This website is intended for healthcare professionals only
User log in




  
March 2019

Studies ‘critical of antibiotic prescribing’


Delaying or withholding antibiotics for over 65s with urinary infection linked to heightened sepsis risk


Delaying or withholding antibiotics for over 65s with symptoms of urinary tract infection (UTI) appears to be associated with higher risk of sepsis and death, a study published by The BMJ has revealed.1

The findings suggest that older adults (especially men aged over 85) should start taking antibiotics as soon as possible after diagnosis to prevent serious complications.

UTI is the most common bacterial infection in older patients. But concerns about the spread of antibiotic resistance have led to reductions in antibiotic use in England.

Such a decline in antibiotic use, however, may harm vulnerable older patients who are already more likely to develop UTI-related complications, and there is a lack of good evidence about the treatment of UTIs in primary care.

So a team of UK researchers compared outcomes for the 87% of patients who were prescribed immediate antibiotics (on the day of diagnosis), the 6% who had deferred antibiotics (prescription within seven days), and the 7% who had no antibiotics (no record of a prescription within seven days).

Sepsis and mortality rates were significantly higher in the groups with no or deferred prescriptions, compared with immediate prescriptions.

The rate of hospital admissions was around double (27%) in patients with no and with deferred prescriptions, compared with immediate prescriptions (15%).

Older men, especially those aged over 85 years, were most at risk.

OVER-PRESCRIBING

In contrast, a second study found that many courses of antibiotics prescribed for common infections exceed guideline recommendations.2

In total, treatment courses were prescribed for 1.3 million days beyond the durations recommended by guidelines, with most excess days due to treatment for respiratory conditions.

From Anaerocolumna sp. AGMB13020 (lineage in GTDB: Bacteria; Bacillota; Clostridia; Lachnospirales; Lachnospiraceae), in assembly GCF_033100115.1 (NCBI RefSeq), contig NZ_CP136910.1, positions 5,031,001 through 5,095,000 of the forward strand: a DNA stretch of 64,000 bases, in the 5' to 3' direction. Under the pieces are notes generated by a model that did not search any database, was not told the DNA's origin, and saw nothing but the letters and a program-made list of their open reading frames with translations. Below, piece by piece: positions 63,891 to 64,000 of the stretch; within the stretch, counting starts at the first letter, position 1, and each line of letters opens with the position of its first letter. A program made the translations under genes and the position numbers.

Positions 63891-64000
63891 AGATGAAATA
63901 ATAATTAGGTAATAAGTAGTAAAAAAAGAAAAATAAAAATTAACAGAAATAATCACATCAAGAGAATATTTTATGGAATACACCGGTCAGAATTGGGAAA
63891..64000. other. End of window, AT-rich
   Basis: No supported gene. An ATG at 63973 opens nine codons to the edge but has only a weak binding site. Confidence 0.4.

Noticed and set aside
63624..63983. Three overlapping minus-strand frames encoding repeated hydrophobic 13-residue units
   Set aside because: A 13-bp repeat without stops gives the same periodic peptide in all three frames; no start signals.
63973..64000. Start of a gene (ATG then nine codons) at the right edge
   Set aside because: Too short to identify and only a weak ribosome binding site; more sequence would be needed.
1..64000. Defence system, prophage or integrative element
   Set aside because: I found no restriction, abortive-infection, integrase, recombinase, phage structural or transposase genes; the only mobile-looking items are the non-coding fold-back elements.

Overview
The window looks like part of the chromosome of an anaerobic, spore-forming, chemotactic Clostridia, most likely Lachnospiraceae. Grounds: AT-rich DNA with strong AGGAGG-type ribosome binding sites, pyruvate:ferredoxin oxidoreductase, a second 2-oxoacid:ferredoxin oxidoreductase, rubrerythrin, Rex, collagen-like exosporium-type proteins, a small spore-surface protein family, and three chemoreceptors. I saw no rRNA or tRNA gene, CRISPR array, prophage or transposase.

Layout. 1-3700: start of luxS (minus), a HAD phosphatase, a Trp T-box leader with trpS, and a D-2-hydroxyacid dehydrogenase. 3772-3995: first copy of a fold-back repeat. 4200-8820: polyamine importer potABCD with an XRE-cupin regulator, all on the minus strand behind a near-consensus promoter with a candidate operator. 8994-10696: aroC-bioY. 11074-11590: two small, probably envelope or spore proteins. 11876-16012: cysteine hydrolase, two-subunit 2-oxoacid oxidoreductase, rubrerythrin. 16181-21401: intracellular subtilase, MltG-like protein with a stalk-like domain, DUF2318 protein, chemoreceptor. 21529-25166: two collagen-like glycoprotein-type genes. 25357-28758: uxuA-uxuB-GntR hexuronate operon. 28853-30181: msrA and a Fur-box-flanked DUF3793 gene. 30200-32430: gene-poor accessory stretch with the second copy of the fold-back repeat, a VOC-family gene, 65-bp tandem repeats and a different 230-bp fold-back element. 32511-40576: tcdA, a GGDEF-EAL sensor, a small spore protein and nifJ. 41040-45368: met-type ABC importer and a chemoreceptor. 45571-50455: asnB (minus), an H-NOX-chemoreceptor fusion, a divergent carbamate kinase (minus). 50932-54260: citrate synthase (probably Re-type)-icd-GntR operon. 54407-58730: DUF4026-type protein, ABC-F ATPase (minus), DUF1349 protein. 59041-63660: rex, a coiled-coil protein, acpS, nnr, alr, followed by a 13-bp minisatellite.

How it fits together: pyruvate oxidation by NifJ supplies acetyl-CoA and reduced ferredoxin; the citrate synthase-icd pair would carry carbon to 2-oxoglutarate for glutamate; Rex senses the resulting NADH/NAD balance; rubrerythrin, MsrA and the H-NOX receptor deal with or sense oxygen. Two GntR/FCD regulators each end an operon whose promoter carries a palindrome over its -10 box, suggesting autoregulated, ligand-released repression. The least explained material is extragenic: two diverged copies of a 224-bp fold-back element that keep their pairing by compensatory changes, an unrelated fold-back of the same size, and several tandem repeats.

There has been little research on reducing antibiotic overuse by cutting back on prolonged treatment.

So this study compared the durations of antibiotic courses prescribed for 13 common infections including acute sinusitis, sore throat, bronchitis, pneumonia and cystitis with the guidelines recommended by Public Health England in 2013.

In respiratory conditions, 80% or more of antibiotic courses exceeded guidelines, but only 1 in 10 (9.6%) of acute sinusitis prescriptions were longer than the recommended 7 days. More than half (54.6%) of the antibiotic prescriptions for acute cystitis in women were for longer than recommended.

There was significant under-treatment for acute prostatitis and cystitis among men. For example, 52.3% of courses were shorter than the recommended 28 days for prostatitis.

The findings indicate ‘substantial scope’ for reducing antibiotic prescribing through better adherence to recommended durations of treatment, the authors said.

RCGP chair Professor Helen Stokes-Lampard, said prescribers were ‘in an incredibly difficult position when it comes to antibiotics prescribing.

‘We are under huge pressure not to prescribe – and publicly vilified when we are deemed to do so too readily – yet, we know that in some cases antibiotics are a matter of life or death.

‘Getting the balance right every time is extremely challenging.

‘Growing resistance to antibiotics is a huge threat globally, and it’s essential we all – not just GPs and other healthcare professionals – work to curb it, by realising they are not a cure-all for every illness. But antibiotics are also important, life-saving drugs and it’s vital that [we] are not deterred from using them when it’s appropriate to do so.’

PATIENT PRESSURE

Meanwhile, a GP-led patient survey reveals over half (53%) of patients in the UK go to see a doctor with the intention of being prescribed antibiotics, despite almost a quarter (23%) not knowing what antibiotics are intended to treat.

Out of the 200 patients surveyed, 53% said they would only deem the appointment a success if they were prescribed antibiotics, although 25% had a viral illness, which cannot be treated with antibiotics. Men were less well-informed than women: 28% of males thought that antibiotics could treat a virus, compared with 14% of female patients who said the same.

The study also revealed that 36% demanding antibiotics had no idea about any of the side effects associated with taking antibiotics.

The survey was conducted by GPs working for the GP on-demand app GPDQ in January and February 2019.


1. Gharbi M, et al. BMJ 2019;364:l525

http://www.bmj.com/content/364/bmj.l525

2. Pouwels KB, et al. BMJ 2019;364:l440

http://www.bmj.com/content/364/bmj.l440